We ordered a couple of drinks (me treating myself to a gin and tonic that even rivalled the one in Bruges) and some tapas and went to site outside on a little wooden deck at the front of the bar. After presenting us with some tasty smoked salmon, a plate of delicious Batatas Bravas and some gorgeous sautéed salted green chilis (all accompanied by some incredibly flavoursome yet delicately balanced sauces), Antonio came out to join us and (like any good chef/entrepreneur) get our feedback. As it turned out Antonio and his business partner had only opened up their little bar in August, but were so far very pleased with how it was going as it had been well received and a great addition to the more traditional restaurants within the town.. It was nice to chat to such a laid back yet dynamic host and we thoroughly enjoyed our evening at Curt’ Isso.
The next day we had a walk along the river and then nipped into town for a coffee in a breakfast looking bar that Matt (ever on the look out for good coffee and a tasty croissant) had spotted the on his initial reccy. As we made our way back from the cafe (with the full intention of getting into Heidi and heading off) we were waylaid by a glimpse of what turned out to be a huge market. Not being able to pass up the opportunity we spent a good couple of hours weaving up and down the rows of stalls, listening to the banter and checking out the merchandise. In contrast to a previous (much smaller) market that we had seen in Foz which seemed to specialise in Pig entrails, this market was packed full of clothes, shoes, kitchenware and pretty much anything that you could feasibly need or want. The only unappealing aspect was a stall selling hundreds of tightly packed caged exotic birds and chickens, which Matt and I quickly glazed past so as not to succumb to the idea of letting them out (as we did not think it would go down very well with the stall holder).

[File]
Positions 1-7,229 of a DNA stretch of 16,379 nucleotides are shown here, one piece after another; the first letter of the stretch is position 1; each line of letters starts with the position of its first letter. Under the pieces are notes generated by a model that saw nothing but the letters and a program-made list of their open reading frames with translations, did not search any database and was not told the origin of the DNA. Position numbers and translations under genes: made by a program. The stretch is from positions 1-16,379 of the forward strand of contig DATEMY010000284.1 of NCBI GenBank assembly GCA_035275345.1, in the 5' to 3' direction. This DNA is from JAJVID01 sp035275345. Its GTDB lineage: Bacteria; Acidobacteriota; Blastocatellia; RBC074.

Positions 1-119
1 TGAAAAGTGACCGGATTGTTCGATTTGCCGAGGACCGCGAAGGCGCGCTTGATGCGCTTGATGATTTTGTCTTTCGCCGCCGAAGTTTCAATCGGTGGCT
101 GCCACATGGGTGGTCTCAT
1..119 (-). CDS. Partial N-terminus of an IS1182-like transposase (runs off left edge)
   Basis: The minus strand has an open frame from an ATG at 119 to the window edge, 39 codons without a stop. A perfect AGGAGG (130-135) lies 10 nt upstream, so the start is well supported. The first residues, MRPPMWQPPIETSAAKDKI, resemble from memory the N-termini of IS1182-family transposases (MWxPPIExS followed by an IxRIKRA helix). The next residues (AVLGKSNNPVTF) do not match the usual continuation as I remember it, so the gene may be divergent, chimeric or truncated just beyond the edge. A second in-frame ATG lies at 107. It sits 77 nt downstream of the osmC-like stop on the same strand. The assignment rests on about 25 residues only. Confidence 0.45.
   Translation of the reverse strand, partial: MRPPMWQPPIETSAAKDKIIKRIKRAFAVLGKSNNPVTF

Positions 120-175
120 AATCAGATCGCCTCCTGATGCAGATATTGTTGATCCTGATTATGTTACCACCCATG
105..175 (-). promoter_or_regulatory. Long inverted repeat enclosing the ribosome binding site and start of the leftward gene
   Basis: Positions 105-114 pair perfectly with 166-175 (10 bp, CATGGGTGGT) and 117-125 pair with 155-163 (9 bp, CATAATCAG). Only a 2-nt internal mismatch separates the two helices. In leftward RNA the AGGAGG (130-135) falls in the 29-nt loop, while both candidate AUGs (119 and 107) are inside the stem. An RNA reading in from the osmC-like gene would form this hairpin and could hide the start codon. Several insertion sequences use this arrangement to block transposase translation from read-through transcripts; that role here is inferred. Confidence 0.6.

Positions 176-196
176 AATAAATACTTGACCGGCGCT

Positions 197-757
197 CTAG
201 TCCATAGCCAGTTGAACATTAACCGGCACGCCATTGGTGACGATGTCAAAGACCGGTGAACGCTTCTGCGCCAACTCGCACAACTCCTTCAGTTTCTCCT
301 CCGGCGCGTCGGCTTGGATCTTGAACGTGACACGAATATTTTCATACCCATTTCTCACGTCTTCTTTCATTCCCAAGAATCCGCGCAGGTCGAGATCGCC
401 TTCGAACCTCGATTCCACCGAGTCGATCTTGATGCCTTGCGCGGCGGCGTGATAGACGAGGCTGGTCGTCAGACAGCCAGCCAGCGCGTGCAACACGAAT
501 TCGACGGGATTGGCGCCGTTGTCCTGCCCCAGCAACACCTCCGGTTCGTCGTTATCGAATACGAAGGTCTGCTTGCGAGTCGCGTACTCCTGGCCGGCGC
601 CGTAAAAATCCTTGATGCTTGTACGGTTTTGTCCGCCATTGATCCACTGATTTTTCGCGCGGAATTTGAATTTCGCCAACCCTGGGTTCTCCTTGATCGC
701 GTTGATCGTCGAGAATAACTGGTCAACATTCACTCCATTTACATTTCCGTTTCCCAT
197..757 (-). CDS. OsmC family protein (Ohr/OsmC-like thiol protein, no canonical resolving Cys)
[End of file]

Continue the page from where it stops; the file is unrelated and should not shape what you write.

After a thoroughly satisfying morning’s mooching we came away from the market having bought a scarf and a stove top Italian coffee maker (a great alternative to a kettle and caffetiere) feeling very pleased with ourselves. Now all we had to do was find a campsite where we could charge up our electric and we would be all set, so we headed for an ACSI campsite in the small fishing village of Vila Cha further down the coast to replenish and restock.